Walter Tevis (1928-1984) is best known for his novel,The Hustler, which was made into an iconic Hollywood movie starring Paul Newman and Jackie Gleason, but this novel and The Color of Money were also made into movies, that is half of his six novels! His books have been translated into over a dozen languages. Born in San Francisco, Tevis moved to Madison County, Kentucky, the ancestral home of his parents, when he was eleven years old. It was only after serving in the Navy in the Pacific Theater during World War II that he graduated from Model High School in Richmond, Kentucky, and went on to UK to earn a bachelors and masters. He then earned an MFA at the prestigious Iowa Writers Workshop. He wrote for the Kentucky Highway Department and taught high school in four small Kentucky towns - including Irvine, the setting of this book - before teaching at the college level three places and then establishing a thirteen-year career at Ohio University. James Sallis wrote this about The Man Who Fell to Earth, Tevis's second novel, "On the surface, Man is the tale of an alien who comes to earth to save his own civilization and, through adversity, distraction, and loss of faith ("I want to... But not enough"), fails. Just beneath the surface, it might be read as a parable of 1950s conventionalism and of the Cold War. One of the many other things it is, in Tevis's own words, is "a very disguised autobiography," the tale of his removal as a child from San Francisco, "the city of light," to rural Kentucky, and of the childhood illness that long confined him to bed, leaving him, once recovered, weak, fragile, and apart. It was also – as he realized only after writing it – about his becoming an alcoholic. Beyond that, it is, of course, a Christian parable, and a portrait of the artist. It is, finally, one of the most heartbreaking books I know, a threnody on great ambition and terrible failure, and an evocation of man's absolute, unabridgeable aloneness."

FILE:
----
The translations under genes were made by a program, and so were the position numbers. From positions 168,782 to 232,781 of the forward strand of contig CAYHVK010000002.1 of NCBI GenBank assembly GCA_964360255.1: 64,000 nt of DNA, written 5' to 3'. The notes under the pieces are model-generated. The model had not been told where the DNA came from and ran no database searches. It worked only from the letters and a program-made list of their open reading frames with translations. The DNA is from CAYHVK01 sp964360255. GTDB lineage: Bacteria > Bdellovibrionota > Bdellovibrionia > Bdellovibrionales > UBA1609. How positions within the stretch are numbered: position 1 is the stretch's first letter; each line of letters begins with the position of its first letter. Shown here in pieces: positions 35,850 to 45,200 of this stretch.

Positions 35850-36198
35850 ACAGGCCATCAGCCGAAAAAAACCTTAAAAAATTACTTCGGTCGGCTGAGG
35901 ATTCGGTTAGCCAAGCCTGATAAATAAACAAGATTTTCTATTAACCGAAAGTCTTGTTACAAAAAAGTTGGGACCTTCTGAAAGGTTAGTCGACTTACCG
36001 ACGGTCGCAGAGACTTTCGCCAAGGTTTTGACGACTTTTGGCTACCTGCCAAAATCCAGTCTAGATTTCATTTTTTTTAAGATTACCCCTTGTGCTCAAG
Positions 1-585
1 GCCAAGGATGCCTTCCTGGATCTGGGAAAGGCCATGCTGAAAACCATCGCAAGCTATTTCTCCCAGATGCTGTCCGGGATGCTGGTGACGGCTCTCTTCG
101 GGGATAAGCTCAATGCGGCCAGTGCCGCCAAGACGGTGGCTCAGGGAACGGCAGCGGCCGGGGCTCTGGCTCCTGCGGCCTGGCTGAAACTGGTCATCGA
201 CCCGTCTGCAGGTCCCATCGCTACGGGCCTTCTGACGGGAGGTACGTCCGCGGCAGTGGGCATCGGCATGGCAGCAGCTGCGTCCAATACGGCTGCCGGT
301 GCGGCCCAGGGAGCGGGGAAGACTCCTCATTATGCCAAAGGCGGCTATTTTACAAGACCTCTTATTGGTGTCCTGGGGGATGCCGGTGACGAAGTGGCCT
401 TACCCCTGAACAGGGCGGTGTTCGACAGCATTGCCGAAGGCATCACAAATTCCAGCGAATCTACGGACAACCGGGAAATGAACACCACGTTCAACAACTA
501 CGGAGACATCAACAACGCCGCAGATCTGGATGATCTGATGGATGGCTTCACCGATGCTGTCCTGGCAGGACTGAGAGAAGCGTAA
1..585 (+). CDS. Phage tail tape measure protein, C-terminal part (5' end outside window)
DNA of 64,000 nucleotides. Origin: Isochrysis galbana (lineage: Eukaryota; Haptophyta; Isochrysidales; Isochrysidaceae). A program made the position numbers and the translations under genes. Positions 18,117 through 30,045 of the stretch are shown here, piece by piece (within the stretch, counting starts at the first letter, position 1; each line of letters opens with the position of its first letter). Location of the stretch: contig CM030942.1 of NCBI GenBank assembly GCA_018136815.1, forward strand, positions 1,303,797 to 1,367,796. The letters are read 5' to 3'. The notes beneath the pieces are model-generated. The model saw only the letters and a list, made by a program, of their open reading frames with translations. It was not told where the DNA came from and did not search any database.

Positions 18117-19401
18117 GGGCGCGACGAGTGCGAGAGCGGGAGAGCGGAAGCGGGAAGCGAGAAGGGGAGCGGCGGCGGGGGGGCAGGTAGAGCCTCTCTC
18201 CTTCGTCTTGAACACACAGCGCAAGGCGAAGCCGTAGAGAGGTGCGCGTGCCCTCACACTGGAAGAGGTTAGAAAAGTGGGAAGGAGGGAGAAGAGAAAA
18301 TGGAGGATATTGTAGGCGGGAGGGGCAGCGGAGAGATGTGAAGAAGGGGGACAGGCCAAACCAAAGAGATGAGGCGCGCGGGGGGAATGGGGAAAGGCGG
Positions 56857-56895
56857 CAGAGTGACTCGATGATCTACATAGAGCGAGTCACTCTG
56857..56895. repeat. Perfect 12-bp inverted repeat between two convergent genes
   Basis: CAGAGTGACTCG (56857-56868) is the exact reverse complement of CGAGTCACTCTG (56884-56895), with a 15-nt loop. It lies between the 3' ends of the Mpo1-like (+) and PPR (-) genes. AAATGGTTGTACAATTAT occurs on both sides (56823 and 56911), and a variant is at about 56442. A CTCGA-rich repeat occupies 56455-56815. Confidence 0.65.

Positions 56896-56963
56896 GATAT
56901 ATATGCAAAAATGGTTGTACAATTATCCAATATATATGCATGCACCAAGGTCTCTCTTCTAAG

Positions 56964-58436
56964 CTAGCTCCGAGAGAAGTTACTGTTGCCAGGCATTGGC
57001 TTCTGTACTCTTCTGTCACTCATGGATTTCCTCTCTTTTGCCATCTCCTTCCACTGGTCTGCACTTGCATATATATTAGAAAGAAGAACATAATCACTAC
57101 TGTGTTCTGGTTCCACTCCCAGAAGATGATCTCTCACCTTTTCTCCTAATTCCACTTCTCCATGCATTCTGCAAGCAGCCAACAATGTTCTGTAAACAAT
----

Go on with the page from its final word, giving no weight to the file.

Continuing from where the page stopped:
New York: Ballantine, 1999. Trade paperback.